Date of Award

1-1-2011

Document Type

Campus Access Thesis

Department

Anthropology

First Advisor

Kenneth G Kelly

Abstract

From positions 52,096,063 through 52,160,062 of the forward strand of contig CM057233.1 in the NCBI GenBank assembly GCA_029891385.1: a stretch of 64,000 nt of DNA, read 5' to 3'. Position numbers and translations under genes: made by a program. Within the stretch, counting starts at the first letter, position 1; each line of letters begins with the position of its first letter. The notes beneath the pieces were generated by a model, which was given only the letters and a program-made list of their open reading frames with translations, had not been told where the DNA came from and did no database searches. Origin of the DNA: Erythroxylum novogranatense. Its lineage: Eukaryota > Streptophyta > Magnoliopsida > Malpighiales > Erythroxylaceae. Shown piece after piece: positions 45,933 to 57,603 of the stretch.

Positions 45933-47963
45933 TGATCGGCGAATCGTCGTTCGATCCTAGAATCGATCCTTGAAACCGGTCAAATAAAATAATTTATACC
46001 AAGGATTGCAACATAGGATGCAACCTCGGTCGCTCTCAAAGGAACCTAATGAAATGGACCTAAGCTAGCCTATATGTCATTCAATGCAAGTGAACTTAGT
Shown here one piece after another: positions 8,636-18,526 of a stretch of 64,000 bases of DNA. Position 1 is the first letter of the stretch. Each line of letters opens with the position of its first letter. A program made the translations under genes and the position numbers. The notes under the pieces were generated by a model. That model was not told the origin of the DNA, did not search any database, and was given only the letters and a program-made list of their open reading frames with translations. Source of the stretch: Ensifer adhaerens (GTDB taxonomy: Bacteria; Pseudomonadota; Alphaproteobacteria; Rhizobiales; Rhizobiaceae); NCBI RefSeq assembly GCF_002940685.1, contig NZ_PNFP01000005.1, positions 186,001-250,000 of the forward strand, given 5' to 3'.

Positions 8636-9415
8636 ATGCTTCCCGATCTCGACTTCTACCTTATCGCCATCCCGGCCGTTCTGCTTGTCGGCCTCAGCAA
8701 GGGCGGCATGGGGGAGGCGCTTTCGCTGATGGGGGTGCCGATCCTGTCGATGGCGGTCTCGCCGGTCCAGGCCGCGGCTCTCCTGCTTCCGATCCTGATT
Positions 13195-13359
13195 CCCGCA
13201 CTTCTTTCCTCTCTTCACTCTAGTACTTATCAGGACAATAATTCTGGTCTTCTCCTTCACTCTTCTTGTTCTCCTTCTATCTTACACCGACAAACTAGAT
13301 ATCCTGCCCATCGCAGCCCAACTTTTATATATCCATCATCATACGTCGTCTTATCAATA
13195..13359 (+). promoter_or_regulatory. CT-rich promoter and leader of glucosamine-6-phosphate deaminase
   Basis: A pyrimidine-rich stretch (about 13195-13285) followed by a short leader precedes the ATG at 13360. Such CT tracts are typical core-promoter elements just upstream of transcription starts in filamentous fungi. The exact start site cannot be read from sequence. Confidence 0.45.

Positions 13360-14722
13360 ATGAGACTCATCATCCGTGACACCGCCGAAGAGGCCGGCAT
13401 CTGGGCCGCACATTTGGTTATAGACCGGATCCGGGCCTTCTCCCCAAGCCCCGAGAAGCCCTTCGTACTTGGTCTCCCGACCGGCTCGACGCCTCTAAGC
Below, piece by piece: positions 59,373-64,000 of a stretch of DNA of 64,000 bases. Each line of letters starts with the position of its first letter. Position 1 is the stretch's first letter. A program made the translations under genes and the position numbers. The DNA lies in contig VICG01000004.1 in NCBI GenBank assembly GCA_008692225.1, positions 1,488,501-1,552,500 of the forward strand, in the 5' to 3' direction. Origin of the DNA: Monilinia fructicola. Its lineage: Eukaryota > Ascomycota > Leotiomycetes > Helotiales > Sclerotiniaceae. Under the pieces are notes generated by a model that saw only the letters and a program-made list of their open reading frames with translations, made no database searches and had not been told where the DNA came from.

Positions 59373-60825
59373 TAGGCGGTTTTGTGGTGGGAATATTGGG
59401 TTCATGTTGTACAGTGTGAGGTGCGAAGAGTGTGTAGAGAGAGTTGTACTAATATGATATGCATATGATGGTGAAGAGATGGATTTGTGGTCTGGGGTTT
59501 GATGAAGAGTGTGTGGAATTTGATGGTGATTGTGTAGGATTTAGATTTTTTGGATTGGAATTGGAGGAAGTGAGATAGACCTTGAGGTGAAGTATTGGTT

Colonoware, a broad category of low-fired, handbuilt ceramics representing Native American, African American, and European traditions, is a tangible result of the interactions between Native Americans and African Americans in the South Carolina Lowcountry during the Colonial Period. The colonowares found in association with the Lord Ashley Settlement site (38DR83A), dating from 1674 to around 1685; and the pre-Drayton occupation, dating to the 1720s; and the John Drayton occupation, dating from 1738 to 1779 located at the Drayton Hall site (38CH225) provide an opportunity to explore the nature of the interactions between Native Americans and African Americans at these locations. Two broad types of colonoware have been found in association with each of these occupations. These include colonowares primarily associated with urban and plantation contexts occupied by enslaved African Americans and those primarily found in association with historic Native American sites. Creolization and stylistic approaches are used to interpret how a comparison of these colonowares contributes information about the interactions and social boundary construction, maintenance and shifts between Native Americans and African Americans at these occupations. This research reveals that the interactions between Native Americans and African Americans varied through the Colonial period and were shaped by trade, slavery, and warfare. Colonoware is found to reflect the way in which enslaved people enacted their agency by constructing and negotiating social boundaries through the emphasis and de-emphasis of Native American, African and European traditions and the creation of new traditions.

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